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I understand what IoC containers are and have been reading up on Structure Map. The technology seems easy enough to use. My question is, what is the appropriate level of granularity for using an IoC container?

I see the following possible levels of application for IoC:

  1. Break every dependency between all objects - certainly overkill.
  2. Break dependencies between all major objects such as domain objects, support classes, and components within subsystems.
  3. Use IoC in conjunction with a Facade to wrap a subsystem (such as logging) with a public interface and then break the dependency on that interface.

I know the answer to this question is "it depends", but from your experience, what does then answer depend on? Is project size a factor?

Furthermore, where doesn't IoC make sense to use?

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Here is a related question. stackoverflow.com/questions/45191/… –  J.W. Jun 10 '09 at 17:28

5 Answers 5

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The idea isn't to break dependencies between domain objects, it's to shield your domain from the outside world. Your domain objects should be about whatever business problem you are solving and not about databases, logging, caching, http contexts, rest services etc...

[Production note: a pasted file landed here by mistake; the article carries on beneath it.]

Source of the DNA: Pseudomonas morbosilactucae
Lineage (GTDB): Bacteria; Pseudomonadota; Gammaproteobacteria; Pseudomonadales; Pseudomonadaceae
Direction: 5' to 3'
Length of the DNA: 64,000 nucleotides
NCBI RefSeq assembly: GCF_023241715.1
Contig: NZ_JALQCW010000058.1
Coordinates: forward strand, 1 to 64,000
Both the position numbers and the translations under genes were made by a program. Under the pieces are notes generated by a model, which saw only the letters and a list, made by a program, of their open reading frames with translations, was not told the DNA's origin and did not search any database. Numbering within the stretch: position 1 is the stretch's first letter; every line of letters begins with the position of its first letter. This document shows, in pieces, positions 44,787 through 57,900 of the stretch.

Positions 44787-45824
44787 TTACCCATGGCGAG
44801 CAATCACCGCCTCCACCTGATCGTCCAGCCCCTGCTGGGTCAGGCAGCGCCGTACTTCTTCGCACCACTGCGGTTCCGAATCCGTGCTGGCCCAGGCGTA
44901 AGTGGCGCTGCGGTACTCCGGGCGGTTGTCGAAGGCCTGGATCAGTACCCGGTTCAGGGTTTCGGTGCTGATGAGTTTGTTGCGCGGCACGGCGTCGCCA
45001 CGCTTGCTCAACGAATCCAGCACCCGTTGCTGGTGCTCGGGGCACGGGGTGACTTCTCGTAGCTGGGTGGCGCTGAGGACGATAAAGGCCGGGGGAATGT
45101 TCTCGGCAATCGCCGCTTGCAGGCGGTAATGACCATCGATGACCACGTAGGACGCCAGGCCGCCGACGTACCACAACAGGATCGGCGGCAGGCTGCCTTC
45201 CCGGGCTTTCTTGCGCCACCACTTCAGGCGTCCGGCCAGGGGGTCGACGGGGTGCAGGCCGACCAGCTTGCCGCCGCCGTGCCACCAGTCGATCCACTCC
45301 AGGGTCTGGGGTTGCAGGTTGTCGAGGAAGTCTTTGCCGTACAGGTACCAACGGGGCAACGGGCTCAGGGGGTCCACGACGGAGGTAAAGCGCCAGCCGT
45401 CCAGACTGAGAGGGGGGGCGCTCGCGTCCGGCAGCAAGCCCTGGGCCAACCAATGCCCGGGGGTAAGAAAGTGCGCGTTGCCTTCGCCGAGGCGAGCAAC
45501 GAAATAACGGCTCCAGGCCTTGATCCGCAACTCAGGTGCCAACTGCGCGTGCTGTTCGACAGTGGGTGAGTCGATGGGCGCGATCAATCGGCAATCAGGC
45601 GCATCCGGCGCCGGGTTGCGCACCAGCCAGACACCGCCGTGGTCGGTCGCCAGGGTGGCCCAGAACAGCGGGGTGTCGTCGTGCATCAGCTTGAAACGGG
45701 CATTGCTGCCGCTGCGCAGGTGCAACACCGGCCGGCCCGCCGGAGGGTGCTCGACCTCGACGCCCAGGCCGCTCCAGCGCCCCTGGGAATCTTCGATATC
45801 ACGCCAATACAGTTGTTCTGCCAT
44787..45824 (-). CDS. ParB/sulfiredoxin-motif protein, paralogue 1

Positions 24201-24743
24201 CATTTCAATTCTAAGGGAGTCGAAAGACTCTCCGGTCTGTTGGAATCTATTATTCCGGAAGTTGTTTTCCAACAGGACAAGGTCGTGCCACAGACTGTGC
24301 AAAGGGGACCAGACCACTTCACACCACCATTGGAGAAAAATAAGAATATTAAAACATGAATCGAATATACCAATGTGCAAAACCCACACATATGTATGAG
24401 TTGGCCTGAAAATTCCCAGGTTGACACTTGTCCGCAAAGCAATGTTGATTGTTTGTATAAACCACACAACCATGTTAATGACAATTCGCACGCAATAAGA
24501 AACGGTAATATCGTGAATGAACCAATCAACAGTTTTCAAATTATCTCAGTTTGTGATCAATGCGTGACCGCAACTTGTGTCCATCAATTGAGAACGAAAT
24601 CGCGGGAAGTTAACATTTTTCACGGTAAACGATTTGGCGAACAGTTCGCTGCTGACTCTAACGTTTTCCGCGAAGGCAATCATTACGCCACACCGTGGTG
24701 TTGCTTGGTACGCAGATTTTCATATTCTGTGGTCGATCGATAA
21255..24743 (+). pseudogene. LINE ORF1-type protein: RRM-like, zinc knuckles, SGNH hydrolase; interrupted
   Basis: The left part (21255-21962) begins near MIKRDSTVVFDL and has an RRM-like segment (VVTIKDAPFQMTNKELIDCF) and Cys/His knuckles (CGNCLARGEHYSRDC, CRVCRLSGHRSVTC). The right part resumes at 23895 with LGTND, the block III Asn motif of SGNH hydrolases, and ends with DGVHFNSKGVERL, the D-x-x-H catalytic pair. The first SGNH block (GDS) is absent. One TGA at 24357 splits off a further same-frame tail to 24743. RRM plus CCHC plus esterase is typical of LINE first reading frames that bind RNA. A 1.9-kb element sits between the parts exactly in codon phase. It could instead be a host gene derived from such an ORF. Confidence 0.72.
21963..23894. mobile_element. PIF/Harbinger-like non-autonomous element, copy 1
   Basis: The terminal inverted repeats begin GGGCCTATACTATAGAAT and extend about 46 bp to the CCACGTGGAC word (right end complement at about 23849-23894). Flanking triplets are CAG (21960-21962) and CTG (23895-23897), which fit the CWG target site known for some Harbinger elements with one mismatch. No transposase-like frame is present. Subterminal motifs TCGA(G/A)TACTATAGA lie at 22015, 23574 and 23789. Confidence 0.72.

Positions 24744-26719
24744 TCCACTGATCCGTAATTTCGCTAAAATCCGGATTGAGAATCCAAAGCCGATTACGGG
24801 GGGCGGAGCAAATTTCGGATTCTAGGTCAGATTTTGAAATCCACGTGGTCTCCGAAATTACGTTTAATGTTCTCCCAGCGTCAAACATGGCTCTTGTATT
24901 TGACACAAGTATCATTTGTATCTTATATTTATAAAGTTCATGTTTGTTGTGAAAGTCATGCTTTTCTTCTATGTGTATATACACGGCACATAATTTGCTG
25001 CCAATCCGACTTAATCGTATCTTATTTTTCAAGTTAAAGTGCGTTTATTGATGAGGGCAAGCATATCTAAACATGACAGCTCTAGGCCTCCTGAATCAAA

This article talks about moving responsibilities out of your objects and into the IoC container.

http://www.agileatwork.com/captcha-and-inversion-of-control/

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I think it makes sense to use it when you know you will be writing a lot of unit tests as it makes the construction of those tests easier. Also, it allows you (via external configuration) to change the behavior of objects during runtime.

It doesn't make sense to use IoC on smaller projects or projects that don't need massive decoupling.

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Well, IOC doesn't make a lot of sense if you're programming a very concrete component that will not have multiple types of implementations...

For example; say you are programming a document reader for your company and you know for a fact that the business rule behind the reader is that it will never read any other document type then an MS Word document. In this case, your unit tests do not really require loose coupling of dependency injection because the component that you are testing will never be dependent on anything other then an MS Word document. It may just be overkill to use an IOC container to resolve the reader type.

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I'd say it makes the most sense when you either know you'll need a flexible application because requirements will be changing often, or when you will be working on a large system with a team of developers. It helps when working on a team because you can work on your piece and let IoC take care of your dependencies.

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One scenario for IOC is when a specific implementation decision is contested among the development team. IOC gives the the flexibility of being able to swap out implementations with minimal friction. This is more of a tactical consideration than anything.

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